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Interview with Gail Godwin about Grief Cottage

Started by Rob Neufeld in AC-T Book Reviews Aug 3, 2017.

Ellington in Asheville--a survey

Started by Rob Neufeld in Local History Oct 6, 2017.

Dave Minneman, heroic portrait

Started by Rob Neufeld in Local History Aug 25, 2017.

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Sue Diehl shared their event on Facebook
Feb 8
Sue Diehl posted an event
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Montreat College Friends of the Library Celebrate National Library Week at Graham Chapel, Gaither Hall, Montreat College, Montreat, NC

April 9, 2019 from 3pm to 5pm
Patti Callahan, author of the recent novel Becoming Mrs. Lewis, and Don W. King author of Out of My Bone: the Letters of Joy Davidman, A Naked Tree: Love Sonnets to C. S. Lewis, and Yet One More Spring: a Critical Study of Joy Davidman, will co-present on their works about Joy and her husband C.S. Lewis.  The event is free and open to the public on April 9, 2019 in Graham Chapel, Gaither Hall, Montreat College.Reception and Book signing to followSee More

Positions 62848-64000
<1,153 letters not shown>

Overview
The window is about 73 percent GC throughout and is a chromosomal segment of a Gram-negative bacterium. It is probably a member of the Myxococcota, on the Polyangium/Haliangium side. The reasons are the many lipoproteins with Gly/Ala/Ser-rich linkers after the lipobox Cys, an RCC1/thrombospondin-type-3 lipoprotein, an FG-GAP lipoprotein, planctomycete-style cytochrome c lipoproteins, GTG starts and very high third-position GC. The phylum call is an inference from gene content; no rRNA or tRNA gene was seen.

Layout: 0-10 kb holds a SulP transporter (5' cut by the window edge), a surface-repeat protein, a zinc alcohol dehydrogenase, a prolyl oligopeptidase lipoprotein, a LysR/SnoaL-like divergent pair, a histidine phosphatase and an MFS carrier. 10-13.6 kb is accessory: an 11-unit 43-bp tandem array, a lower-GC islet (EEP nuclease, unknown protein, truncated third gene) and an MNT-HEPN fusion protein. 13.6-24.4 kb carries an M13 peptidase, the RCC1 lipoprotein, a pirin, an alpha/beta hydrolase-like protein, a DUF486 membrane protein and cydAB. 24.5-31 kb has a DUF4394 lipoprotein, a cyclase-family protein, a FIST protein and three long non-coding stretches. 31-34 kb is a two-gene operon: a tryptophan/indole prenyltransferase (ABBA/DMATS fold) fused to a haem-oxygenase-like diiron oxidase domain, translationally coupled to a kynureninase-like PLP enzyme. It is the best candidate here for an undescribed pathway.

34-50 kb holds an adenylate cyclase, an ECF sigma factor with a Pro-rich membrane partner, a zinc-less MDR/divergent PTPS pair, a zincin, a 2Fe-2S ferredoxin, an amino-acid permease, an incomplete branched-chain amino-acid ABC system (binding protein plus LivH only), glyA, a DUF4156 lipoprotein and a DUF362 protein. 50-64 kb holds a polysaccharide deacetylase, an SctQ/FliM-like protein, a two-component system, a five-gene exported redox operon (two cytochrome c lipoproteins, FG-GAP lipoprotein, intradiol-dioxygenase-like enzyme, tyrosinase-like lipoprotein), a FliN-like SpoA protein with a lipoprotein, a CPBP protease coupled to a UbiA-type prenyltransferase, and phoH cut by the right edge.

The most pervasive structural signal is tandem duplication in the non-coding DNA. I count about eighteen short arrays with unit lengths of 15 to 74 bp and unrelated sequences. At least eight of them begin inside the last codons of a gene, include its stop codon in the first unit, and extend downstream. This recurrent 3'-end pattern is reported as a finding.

Feb 8
William Roy Pipes posted a discussion

TWO NEW APPALACHIAN NOVELS

I have, just released two Appalachian Novels.OUT OF THE SHADOWS, begins deep in the Appalachian Mountains of in WNC. It is partly a true story about a young man who ran away from home at the age of fifteen. He meets another runaway, and they fall in love.A journey where he faced adversaries, but also success as he walked, hitchhiked, and made his way across the country.GONE LIKE A CANDLE IN THE WIND, is a story of three young people growing up in a farming community in the Appalachian…See More
Jan 28
Rob Neufeld posted a discussion

The Main Show